A special blend for delicious Cold Brew at home.
Cold brew is really as simple as mixing ground coffee with cool water and steeping the mixture in the fridge overnight. The next day you strain the mixture, leaving you with a concentrate that can be served right away or stored for up to two weeks.
The gentle infusion process produces a drink of lower acidity, which is why cold brew coffee is naturally sweeter. It can also be served over ice without dilution because it’s already cold. For these reasons, cold brewing is generally regarded as the best method for producing cold coffee.
There are a couple of home-methods for this, and they are all variants of a basic formula: cold water, coffee grounds, and an overnight brew. Changing a variable will produce slightly different results, from a longer brew or stronger coffee-to-water ratio producing a stronger cup, and a finer grind producing a cloudier drink.
Tips for Success
- Make sure your beans are ground correctly for the method you are using: For a drip brewer beans should be ground to a sandy powder, like for drip coffee. Grind coarser for the immersion method, as finer grind can result in an over-infused coffee and make the strained coffee gritty and muddy. Your beans should look like coarse cornmeal, or even slightly rougher. You can select filter grind or immersion method grind at time of purchase.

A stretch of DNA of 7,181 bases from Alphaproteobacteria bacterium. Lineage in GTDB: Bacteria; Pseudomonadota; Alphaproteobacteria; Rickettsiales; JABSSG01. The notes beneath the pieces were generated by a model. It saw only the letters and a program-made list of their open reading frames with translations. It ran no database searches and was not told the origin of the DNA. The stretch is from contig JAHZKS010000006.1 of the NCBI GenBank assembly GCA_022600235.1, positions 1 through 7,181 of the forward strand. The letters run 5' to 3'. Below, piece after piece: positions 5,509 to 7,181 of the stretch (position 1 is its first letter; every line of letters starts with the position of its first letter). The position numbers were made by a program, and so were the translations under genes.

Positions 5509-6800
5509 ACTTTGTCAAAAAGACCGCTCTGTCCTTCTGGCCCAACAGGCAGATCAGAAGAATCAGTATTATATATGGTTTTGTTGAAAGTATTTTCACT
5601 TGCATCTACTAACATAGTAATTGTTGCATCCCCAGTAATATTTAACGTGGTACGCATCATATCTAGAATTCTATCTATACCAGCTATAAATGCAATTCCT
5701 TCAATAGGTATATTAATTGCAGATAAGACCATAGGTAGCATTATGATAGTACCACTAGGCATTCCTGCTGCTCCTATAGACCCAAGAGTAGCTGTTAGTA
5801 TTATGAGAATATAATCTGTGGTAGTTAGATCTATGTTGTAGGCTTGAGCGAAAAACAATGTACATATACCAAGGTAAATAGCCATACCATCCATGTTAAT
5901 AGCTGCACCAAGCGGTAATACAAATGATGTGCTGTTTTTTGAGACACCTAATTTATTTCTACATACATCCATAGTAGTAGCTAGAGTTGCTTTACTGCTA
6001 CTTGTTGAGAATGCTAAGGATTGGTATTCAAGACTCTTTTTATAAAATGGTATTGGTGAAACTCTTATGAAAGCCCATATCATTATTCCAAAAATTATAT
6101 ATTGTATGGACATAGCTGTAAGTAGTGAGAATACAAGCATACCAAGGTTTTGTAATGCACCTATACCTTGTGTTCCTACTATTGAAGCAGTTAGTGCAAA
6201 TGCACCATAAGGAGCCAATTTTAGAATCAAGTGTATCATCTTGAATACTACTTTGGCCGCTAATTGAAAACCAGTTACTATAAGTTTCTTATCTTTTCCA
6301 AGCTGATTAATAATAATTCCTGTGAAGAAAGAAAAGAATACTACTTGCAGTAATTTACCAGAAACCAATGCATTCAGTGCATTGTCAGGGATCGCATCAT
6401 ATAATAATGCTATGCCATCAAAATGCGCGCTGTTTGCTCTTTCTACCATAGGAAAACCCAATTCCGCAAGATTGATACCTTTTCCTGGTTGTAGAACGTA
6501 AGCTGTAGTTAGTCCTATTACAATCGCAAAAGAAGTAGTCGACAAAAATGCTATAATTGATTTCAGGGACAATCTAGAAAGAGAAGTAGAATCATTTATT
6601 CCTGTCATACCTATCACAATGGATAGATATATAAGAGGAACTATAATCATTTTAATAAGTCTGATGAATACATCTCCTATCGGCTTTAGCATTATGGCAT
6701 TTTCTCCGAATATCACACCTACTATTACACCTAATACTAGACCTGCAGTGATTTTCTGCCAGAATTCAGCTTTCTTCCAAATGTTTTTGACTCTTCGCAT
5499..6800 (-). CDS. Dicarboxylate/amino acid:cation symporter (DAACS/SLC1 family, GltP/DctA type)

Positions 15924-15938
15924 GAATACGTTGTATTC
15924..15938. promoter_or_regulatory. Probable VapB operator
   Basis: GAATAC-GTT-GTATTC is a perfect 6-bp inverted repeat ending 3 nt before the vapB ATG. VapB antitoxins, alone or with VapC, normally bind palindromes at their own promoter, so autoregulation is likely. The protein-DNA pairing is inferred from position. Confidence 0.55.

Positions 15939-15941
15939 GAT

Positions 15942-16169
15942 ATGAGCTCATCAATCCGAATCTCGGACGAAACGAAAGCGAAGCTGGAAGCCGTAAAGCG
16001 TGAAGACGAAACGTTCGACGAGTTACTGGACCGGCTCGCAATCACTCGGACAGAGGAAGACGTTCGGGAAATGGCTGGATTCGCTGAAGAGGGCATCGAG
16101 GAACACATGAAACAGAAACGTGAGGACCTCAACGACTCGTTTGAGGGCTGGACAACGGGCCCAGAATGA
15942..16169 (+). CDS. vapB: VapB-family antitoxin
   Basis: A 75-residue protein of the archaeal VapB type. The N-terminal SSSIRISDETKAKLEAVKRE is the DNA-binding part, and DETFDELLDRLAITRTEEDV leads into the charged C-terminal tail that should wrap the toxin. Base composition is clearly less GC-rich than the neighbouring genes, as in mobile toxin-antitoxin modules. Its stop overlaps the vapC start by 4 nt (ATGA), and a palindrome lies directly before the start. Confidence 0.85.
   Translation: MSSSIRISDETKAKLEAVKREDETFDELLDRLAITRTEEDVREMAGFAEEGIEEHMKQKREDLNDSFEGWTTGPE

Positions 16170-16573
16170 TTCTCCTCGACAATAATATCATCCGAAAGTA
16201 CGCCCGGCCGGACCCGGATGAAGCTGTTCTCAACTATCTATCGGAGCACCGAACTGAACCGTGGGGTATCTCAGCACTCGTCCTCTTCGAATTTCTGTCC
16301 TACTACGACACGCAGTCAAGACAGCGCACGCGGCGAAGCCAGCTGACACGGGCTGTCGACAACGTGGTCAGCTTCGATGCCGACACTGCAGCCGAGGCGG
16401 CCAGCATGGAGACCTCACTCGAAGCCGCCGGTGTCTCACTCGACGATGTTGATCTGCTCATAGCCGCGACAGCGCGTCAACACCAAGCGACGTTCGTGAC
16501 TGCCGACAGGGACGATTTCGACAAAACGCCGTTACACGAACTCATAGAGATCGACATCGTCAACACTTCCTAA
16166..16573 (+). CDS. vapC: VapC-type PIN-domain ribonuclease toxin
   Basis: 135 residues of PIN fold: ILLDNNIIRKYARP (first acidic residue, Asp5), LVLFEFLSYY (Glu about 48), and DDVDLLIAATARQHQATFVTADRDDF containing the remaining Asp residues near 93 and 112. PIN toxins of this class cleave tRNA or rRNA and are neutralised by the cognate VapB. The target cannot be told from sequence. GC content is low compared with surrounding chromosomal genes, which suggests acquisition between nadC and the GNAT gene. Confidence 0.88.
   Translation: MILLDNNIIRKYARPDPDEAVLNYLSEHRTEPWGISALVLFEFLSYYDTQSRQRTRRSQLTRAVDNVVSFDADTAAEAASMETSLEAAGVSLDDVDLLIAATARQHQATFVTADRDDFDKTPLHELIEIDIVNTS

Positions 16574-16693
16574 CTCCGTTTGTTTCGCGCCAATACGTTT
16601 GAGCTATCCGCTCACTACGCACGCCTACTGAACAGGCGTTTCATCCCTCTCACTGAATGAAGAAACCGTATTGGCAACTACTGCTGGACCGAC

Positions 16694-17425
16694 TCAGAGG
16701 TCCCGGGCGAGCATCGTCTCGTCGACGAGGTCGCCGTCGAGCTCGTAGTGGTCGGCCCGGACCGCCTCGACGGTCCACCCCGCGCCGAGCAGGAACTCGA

- Use filtered water, if possible: This is just good coffee advice in general, really. Your cup of coffee will have a cleaner, sweeter flavor if you use filtered water to make it.
- Steep for at least 12 hours: It’s fine to cut this time a little short, but don’t get too stingy. The coffee needs this full time to fully infuse the water. Straining too early can give you a weaker cup of coffee. Also be careful of over-steeping, which can start to extract some of those bitter flavors we’re hoping to avoid. I’d say not to steep for more than 15 hours or so.
- Keep it cold: Store your brew in the fridge for up to 2 weeks.